Wednesday, June 17, 2009

Poker Etiquette

Making friends at the poker table can always be a dangerous proposition.  Realistically you should be trying to take every chip on the table.  That's not terribly conducive to making friends,  but we all try to be friendly at the table just to pass the time.

I was playing $.5/1 NLHE at the Four Winds Casino in New Buffalo, Michigan this past weekend.  Not quite as fishy a clientele as the Vegas casinos but fun none the less.  My table had been quiet for a while - almost too quiet.  I'm in the SB with 56 crubs and have every expectation of seeing a cheap flop when the button decides to throw in a big raise.   Well, damnit, I really wanted to see a flop.  I start to joke with the table and said, "Ok, I need to know how many of you are going to call that raise 'cause if I call I really need all y'all to call, too."  There were several chuckles so I figured I was probably good to call. 

The button raiser wasn't too happy when he saw that most of the limpers were calling his raise and mentioned that he didn't think that I was allowed to ask that question.  Hmmm.  In all honesty, I was calling before I asked the question safe in the knowledge that there would be many callers behind me as well since this is no-foldem-holdem after all.  I almost commented that I was just helping him build a pot but I decided that, with this many callers, there was a strong likelihood that his hand - even if it was AA - wasn't going to hold up.

The flop came out 344, two hearts.  I checked, one of the callers bet and the button raised.  I decided I had better get out of dodge.  The bettor called and, after more betting, the hands went to showdown: Button AT, winner A4o.  I don't recall the exact board but I was pretty sure that Mr. Button was betting with air at this .5/1 table after I titled him to no end by showing his raise no respect.  Oops.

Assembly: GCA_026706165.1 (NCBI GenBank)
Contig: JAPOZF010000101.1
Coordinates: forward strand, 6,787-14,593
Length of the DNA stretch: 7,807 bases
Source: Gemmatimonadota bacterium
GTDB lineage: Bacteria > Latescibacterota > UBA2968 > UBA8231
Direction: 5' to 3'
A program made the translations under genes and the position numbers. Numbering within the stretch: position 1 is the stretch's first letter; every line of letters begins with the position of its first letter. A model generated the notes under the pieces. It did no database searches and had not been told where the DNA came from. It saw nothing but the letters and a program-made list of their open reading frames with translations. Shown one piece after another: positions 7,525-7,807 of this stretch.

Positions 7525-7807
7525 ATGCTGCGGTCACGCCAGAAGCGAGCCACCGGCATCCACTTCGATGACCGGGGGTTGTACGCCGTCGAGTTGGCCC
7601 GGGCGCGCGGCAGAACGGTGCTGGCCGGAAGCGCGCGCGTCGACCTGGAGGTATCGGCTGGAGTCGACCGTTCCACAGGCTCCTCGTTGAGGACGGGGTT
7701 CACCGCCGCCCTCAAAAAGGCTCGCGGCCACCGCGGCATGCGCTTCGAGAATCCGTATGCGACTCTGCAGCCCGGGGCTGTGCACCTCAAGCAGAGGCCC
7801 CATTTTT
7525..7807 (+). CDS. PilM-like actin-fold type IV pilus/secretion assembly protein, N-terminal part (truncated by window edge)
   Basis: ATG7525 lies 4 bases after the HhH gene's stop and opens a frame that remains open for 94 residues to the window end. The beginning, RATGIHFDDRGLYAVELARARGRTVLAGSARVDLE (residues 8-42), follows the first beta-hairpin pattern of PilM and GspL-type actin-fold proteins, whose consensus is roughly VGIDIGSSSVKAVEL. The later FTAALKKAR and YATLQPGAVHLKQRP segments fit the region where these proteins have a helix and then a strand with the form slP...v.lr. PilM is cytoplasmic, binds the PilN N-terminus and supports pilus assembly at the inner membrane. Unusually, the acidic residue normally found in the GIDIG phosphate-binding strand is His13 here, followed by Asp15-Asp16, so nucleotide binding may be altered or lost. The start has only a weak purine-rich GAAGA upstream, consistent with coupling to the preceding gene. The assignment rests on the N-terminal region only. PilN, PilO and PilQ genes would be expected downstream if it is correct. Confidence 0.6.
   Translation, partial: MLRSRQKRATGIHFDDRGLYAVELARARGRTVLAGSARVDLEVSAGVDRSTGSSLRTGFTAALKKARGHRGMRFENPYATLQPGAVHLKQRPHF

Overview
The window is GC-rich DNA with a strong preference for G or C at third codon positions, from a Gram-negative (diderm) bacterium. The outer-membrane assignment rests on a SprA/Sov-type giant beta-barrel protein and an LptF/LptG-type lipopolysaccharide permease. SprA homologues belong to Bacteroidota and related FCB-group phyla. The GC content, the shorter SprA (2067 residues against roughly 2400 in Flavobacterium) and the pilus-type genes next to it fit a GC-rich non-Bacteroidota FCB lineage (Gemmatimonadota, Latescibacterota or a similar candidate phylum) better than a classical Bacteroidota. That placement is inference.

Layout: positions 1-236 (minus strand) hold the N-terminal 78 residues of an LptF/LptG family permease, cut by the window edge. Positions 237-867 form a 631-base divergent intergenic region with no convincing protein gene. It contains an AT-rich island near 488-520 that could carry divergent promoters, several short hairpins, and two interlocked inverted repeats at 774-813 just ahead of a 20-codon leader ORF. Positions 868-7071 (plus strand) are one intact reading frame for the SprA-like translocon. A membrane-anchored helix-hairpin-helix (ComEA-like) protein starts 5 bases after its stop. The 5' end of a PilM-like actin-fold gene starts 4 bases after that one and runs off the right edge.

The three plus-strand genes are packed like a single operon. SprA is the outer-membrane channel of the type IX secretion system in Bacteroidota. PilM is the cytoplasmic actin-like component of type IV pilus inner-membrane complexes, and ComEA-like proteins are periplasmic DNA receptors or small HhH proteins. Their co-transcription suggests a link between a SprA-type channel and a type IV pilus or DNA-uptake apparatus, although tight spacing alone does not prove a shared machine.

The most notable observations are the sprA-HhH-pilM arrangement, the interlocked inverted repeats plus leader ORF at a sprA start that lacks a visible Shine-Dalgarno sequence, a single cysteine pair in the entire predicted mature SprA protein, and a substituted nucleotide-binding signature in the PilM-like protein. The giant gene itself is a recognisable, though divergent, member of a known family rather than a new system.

Later in the evening I the table had changed to much more friendly crowd even with some of the same players at the table.  I limped in with TT hoping to hit a set or get out.  Sure enough I hit a flop but not the best flop for me: KJT.  I lead out and get two callers.  The turn another K.  Nice card for me but people play KJ all the time.  I bet out and get a caller and then Billy raises.  Sigh.  I can't let this go here.  I hadn't seen Billy show down many hands at this point.  I call AND the other guy calls, too.  The river, fml, was a J.  OK, aside from the case K that was the worst river card I could have seen.  Billy leads out and I had to fold.  The guy behind me, on the other hand, calls and shows down a Q high flush.  He had an open ended straight flush draw and just couldn't throw away his flush on a KJKJT board. 

This table had become quite relaxed and chatty.  I was enjoying it when I limped in from the SB with AJ (Blaz would be so proud) after several limpers.  The flush guy from the hand above was on my left in the big blind and raised it up.  He gets a couple of callers and I call, too.  An ace flops and I decide to check call if he bets.  Sure enough he bets and it's folded to me.  I just call and we check it down the rest of the way.  Sure enough I had him outkicked.  I almost felt bad but it's a dog eat dog world at the poker table.  But, had I not been so friendly with him I probably would have continued to bet at that pot.  I guess I shouldn't be so friendly at the table, after all.


  1. I think the people who don't enjoy being friendly at tables are the ones who take it to seriously. Sure its a serious game but I mean there's nothing wrong with laughing while playing.

  2. Of course there's nothing wrong with having fun, laughing, and being social. But those qualities neither imply nor require disregarding the rules. Making comments that may influence or even appear to influence the decisions made by others is a non-trivial violation of the rules. I don't think what you said warranted being carted off to poker prison or anything, but if I had been the dealer, I would have gently reminded you not to talk about the hand in progress or say anything that might tip another player towards or away from a call. And, for purely selfish reasons, it's probably not smart to effectively announce to the table that you have the kind of hand that needs multiple callers for proper implied odds; that's giving away way too much info, should you be at a table where anybody is smart enough to take advantage of it.

    A small faux pas, but one which, IMHO, you would do better not to repeat in the future.